Deputy elections clerk in Colorado to testify against boss

Aug 25, 2022, 12:48 PM | Updated: 3:40 pm

FILE _ This booking photo taken Wednesday, March 9, 2022 and provided by the Mesa County, Colo., Sheriff's Office shows Mesa County Deputy Clerk Belinda Knisley. Knisley has struck a plea deal to testify against her boss, Mesa County Clerk Tina Peters, a Colorado clerk who became a hero to election conspiracy theorists after she was charged with breaking into her county's voting system.(Mesa County Sheriff's Office via AP, File)

(Mesa County Sheriff's Office via AP, File)

DENVER (AP) — A woman has struck a plea deal to testify against her boss, a Colorado clerk who became a hero to election conspiracy theorists after she was charged with breaking into her county’s voting system.

Belinda Knisley, who has long been on administrative leave from her role as chief deputy to Mesa County Clerk Tina Peters, appeared in district court in Grand Junction on Thursday and pleaded guilty to misdemeanor counts of trespass, official misconduct and violation of duty. She was sentenced to two years of unsupervised probation.

“You engaged in concrete acts to undermine the integrity of our democratic process under the guise of protecting it. In doing so, you abdicated your role as a clerk, you violated your oath and you betrayed your duty,” Judge Matthew Barrett told Knisley during the hearing.

Peters and Knisley were being prosecuted on allegations they allowed a copy of a hard drive to be made during an update of election equipment in May 2021.

Peters is awaiting trial on several felony charges for her alleged role in allowing unauthorized people to break into her county’s election system in search of proof of conspiracy theories spun by former President Donald Trump after his 2020 election loss.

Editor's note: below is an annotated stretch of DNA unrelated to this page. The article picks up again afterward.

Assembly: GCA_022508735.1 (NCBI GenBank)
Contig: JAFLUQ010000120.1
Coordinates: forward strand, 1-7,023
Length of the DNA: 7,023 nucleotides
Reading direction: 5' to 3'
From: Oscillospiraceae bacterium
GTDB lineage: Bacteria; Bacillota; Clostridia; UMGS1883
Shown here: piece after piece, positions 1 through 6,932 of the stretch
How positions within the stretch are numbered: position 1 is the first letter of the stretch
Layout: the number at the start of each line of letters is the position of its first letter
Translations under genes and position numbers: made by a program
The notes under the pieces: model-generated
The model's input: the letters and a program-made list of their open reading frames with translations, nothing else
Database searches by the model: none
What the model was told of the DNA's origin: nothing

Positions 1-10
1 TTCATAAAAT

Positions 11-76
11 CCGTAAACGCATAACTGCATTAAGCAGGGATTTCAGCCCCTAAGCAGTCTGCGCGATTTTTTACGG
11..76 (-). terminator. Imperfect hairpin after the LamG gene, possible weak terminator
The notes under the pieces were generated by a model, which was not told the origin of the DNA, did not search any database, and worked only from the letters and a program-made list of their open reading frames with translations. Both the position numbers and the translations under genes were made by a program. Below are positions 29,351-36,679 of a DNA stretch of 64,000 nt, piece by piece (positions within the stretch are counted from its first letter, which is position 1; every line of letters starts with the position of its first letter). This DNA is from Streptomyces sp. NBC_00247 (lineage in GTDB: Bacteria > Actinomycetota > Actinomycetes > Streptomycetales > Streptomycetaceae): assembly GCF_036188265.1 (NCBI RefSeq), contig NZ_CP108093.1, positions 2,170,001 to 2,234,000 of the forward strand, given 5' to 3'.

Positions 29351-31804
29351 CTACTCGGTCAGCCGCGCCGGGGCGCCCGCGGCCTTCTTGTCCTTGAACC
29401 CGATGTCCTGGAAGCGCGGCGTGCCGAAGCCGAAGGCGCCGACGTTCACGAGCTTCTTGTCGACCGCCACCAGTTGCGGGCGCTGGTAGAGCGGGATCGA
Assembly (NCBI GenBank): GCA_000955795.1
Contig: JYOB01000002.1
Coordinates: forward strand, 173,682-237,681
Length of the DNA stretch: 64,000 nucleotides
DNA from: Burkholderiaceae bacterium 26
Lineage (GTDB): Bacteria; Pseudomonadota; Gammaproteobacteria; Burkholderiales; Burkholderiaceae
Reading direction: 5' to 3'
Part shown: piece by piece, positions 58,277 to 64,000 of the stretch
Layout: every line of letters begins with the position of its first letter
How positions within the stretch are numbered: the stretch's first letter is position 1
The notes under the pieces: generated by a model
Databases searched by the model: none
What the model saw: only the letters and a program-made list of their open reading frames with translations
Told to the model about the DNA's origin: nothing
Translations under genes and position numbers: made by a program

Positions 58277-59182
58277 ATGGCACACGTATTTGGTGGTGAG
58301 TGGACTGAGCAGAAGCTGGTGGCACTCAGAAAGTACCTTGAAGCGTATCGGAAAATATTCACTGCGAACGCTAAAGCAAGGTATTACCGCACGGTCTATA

She issued a defiant statement Thursday saying she holds no ill will toward Knisley, and that she will not back down.

Peters denies she did anything illegal, contends the charges are politically motivated and has issued reports purporting to show suspicious activity within voting systems. Those claims have been debunked by various officials and experts.

Knisley, who had previously denied wrongdoing, said Thursday she was a “rule follower” who was acting at the behest of Peters — an assertion that did not sit well with Judge Barrett.

“Every time you acknowledged what you did, you prefaced it with, ‘I was told to do this. I was told to do that,’ as if you did not know exactly what you were doing and as if you did not know the harm you were engaging in,” the judge said. He added that Knisley’s crimes were “worthy of incarceration,” but he did not want to throw out the plea deal, which did not call for jail time.

State election officials learned of a security breach last summer when a photo and video of confidential voting system passwords were posted on social media and a conservative website.

A judge prohibited Peters from overseeing last year’s and this year’s local elections in Mesa County, a western region of the state that is largely rural and heavily Republican.

Also facing charges is Sandra Brown, a former elections manager in Peters’ office. Brown was charged in July with attempting to influence a public servant, criminal impersonation and conspiracy to commit criminal impersonation.

Peters lost a bid to become the GOP candidate for Colorado secretary of state in June. She came to national attention when she spoke last year at a conference hosted by MyPillow CEO Mike Lindell, one of the most prominent election conspiracy theorists in the country.

Peters is charged with three counts of attempting to influence a public servant, criminal impersonation, two counts of conspiracy to commit criminal impersonation, one count of identity theft, first-degree official misconduct, violation of duty and failing to comply with the secretary of state.

Copyright © The Associated Press. All rights reserved. This material may not be published, broadcast, rewritten or redistributed.

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Deputy elections clerk in Colorado to testify against boss